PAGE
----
Following the tragic events of 9/11 2001, New York State started collecting a surcharge on all cell phones and mobile devices. These funds were to be used to improve and enhance emergency communications across the state.
New York State imposes a $1.20 per month surcharge on all cell phone bills. This was initiated following the attacks of 9/11 and was aimed at addressing the serious communications failures and shortcomings that horrific event exposed in the communications systems used by first responders.
The people of New York State were told that this surcharge would be dedicated to rebuilding emergency communications systems throughout the state.
New York State has not been fair in sharing these funds. Last year over $192 million was collected statewide from this surcharge, of which only $9.3 million was shared with local governments. This year it is expected that the surcharge will generate over $210 million.
A bill has been introduced into the NY State Senate, S.1720A by Mark Grisanti (R-Buffalo) that would dramatically increase the sharing from this fund to first responder and emergency services to an annual amount of 58.3%. If these bills were to become law, this would represent a significant source of funds for the county to begin rebuilding and upgrading its communications systems.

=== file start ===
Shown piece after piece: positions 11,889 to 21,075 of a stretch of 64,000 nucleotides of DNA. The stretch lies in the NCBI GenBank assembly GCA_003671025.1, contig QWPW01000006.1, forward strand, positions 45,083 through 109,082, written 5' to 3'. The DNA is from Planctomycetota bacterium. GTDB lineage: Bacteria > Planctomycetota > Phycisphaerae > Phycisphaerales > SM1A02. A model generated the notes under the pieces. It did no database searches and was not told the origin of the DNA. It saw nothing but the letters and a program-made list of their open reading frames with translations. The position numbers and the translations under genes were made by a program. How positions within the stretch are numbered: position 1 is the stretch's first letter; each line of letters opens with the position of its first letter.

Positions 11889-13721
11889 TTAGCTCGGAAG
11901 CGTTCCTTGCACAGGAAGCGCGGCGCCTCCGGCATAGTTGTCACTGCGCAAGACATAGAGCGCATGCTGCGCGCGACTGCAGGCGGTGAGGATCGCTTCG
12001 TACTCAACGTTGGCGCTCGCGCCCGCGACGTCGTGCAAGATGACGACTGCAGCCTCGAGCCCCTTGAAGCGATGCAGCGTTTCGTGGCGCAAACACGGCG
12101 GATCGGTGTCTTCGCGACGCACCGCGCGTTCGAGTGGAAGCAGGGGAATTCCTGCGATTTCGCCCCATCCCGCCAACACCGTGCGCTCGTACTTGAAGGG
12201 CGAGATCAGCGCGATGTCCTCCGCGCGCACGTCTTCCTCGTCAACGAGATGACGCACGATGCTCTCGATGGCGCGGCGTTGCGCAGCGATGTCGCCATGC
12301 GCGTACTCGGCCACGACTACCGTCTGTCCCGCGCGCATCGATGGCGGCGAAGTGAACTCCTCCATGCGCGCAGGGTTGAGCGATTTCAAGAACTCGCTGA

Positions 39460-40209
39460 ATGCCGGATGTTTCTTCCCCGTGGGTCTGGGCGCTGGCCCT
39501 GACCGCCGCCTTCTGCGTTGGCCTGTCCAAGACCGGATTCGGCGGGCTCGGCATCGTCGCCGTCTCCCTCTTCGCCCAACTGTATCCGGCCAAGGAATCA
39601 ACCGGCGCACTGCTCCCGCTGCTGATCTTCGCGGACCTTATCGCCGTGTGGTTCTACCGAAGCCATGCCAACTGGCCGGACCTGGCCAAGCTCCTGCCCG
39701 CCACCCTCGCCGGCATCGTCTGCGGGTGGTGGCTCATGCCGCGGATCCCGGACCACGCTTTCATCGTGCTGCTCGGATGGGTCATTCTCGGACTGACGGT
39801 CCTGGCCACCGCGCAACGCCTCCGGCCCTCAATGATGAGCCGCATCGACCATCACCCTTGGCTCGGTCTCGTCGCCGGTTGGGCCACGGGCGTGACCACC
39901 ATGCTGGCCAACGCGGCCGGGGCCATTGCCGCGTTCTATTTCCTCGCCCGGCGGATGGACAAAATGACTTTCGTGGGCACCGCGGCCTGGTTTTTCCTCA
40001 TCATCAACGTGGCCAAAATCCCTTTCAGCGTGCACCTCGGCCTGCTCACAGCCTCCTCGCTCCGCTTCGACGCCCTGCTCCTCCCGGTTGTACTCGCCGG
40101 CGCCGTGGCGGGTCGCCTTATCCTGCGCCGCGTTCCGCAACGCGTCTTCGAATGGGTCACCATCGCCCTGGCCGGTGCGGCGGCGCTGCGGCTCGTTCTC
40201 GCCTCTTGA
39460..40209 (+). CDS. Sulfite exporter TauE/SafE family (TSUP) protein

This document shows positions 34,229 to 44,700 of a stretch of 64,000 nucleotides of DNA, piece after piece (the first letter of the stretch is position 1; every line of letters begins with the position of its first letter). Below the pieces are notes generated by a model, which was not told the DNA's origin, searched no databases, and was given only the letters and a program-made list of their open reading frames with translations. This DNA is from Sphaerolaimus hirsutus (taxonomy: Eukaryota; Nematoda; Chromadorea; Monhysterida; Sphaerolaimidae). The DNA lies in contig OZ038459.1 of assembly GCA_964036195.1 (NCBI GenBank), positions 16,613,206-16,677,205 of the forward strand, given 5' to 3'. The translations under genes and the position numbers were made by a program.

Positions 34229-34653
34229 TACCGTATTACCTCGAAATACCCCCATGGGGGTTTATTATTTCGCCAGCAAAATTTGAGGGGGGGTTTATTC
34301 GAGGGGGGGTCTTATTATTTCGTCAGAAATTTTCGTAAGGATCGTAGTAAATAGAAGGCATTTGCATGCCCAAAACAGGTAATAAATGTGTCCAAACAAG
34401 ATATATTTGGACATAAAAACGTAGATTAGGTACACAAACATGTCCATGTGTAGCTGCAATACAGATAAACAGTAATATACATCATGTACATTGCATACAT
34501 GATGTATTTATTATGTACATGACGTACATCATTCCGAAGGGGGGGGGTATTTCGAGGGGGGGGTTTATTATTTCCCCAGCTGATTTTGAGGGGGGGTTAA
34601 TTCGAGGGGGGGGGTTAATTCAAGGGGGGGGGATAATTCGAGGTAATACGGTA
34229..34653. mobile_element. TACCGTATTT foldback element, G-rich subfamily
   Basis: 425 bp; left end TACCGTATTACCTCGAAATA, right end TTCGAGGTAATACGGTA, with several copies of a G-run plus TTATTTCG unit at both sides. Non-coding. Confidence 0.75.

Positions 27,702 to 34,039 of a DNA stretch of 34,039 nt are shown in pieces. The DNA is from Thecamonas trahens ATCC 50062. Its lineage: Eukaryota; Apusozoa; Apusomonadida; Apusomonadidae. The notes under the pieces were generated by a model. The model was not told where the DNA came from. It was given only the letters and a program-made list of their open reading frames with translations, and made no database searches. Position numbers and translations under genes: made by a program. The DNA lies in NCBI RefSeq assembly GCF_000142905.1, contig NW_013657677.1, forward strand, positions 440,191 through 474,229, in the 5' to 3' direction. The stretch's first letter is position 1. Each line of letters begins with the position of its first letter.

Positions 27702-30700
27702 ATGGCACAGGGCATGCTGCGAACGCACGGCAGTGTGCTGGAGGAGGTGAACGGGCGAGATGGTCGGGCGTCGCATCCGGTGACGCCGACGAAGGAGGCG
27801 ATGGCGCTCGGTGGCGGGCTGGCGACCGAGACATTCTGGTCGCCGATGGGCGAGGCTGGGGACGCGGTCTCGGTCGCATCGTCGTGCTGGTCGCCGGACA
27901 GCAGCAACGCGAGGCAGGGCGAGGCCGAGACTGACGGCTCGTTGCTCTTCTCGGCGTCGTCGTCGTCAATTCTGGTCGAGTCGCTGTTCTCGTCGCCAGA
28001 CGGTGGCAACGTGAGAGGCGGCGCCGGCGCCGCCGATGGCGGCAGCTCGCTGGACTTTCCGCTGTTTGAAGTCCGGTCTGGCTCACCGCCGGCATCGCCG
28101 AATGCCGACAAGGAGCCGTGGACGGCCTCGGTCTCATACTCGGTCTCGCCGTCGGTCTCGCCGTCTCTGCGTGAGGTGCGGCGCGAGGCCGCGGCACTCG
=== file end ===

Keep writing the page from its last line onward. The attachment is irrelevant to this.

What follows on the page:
These systems include new radio repeaters and communications towers, a microwave communications ring and fiber optic network linking St. Lawrence County with its contiguous counties, new radios for fire, ambulance departments and hospitals, back-up satellite communications, a County Emergency Operations Center, an upgraded 911 center and a complete radio trunking system linking us with sixteen other NY counties.
This will provide St. Lawrence County, its municipalities and first responder departments with secure, reliable and redundant emergency communications for both routine operations and to ensure efficient county-wide command and control in the event of a major catastrophe.
These improvements will require a significant investment and is very expensive. Rural St. Lawrence County couldn't afford to do this on its own without raising taxes, a very unpopular move especially in light of the property tax increase that was initiated this year.
The 911 surcharge are funds collected from all state residents who own cell phones and other mobile devices. A more equitable sharing of these funds would be a return of those funds to the county's citizens from which they are collected.
The Director of Emergency Services has asked all NY State citizens who want to see the passage of this bill to contact your repsective NY Senate and Assembly representatives, Governor and Lieutenant Governor to urge them to support bill S.1720A.
The next disaster, like Hurricane Sandy, is not the time to discover that our emergency communications are inadequate and not up to the job.